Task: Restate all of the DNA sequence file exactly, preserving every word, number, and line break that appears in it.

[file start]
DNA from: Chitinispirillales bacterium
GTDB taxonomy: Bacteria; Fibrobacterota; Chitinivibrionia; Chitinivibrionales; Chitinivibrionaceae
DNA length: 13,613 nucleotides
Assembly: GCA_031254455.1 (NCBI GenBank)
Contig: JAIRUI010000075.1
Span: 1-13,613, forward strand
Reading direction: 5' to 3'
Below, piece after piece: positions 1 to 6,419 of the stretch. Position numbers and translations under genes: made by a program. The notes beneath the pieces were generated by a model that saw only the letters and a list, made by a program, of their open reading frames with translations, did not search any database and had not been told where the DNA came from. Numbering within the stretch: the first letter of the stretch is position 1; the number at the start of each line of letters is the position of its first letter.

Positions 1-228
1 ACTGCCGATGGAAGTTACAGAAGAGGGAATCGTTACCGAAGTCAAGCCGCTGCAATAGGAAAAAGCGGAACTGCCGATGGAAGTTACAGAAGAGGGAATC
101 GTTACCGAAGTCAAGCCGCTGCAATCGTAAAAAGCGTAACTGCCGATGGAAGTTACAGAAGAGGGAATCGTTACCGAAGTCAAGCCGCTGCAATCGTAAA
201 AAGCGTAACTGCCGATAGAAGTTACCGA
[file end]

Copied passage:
DNA from: Chitinispirillales bacterium
GTDB taxonomy: Bacteria; Fibrobacterota; Chitinivibrionia; Chitinivibrionales; Chitinivibrionaceae
DNA length: 13,613 nucleotides
Assembly: GCA_031254455.1 (NCBI GenBank)
Contig: JAIRUI010000075.1
Span: 1-13,613, forward strand
Reading direction: 5' to 3'
Below, piece after piece: positions 1 to 6,419 of the stretch. Position numbers and translations under genes: made by a program. The notes beneath the pieces were generated by a model that saw only the letters and a list, made by a program, of their open reading frames with translations, did not search any database and had not been told where the DNA came from. Numbering within the stretch: the first letter of the stretch is position 1; the number at the start of each line of letters is the position of its first letter.

Positions 1-228
1 ACTGCCGATGGAAGTTACAGAAGAGGGAATCGTTACCGAAGTCAAGCCGCTGCAATAGGAAAAAGCGGAACTGCCGATGGAAGTTACAGAAGAGGGAATC
101 GTTACCGAAGTCAAGCCGCTGCAATCGTAAAAAGCGTAACTGCCGATGGAAGTTACAGAAGAGGGAATCGTTACCGAAGTCAAGCCGCTGCAATCGTAAA
201 AAGCGTAACTGCCGATAGAAGTTACCGA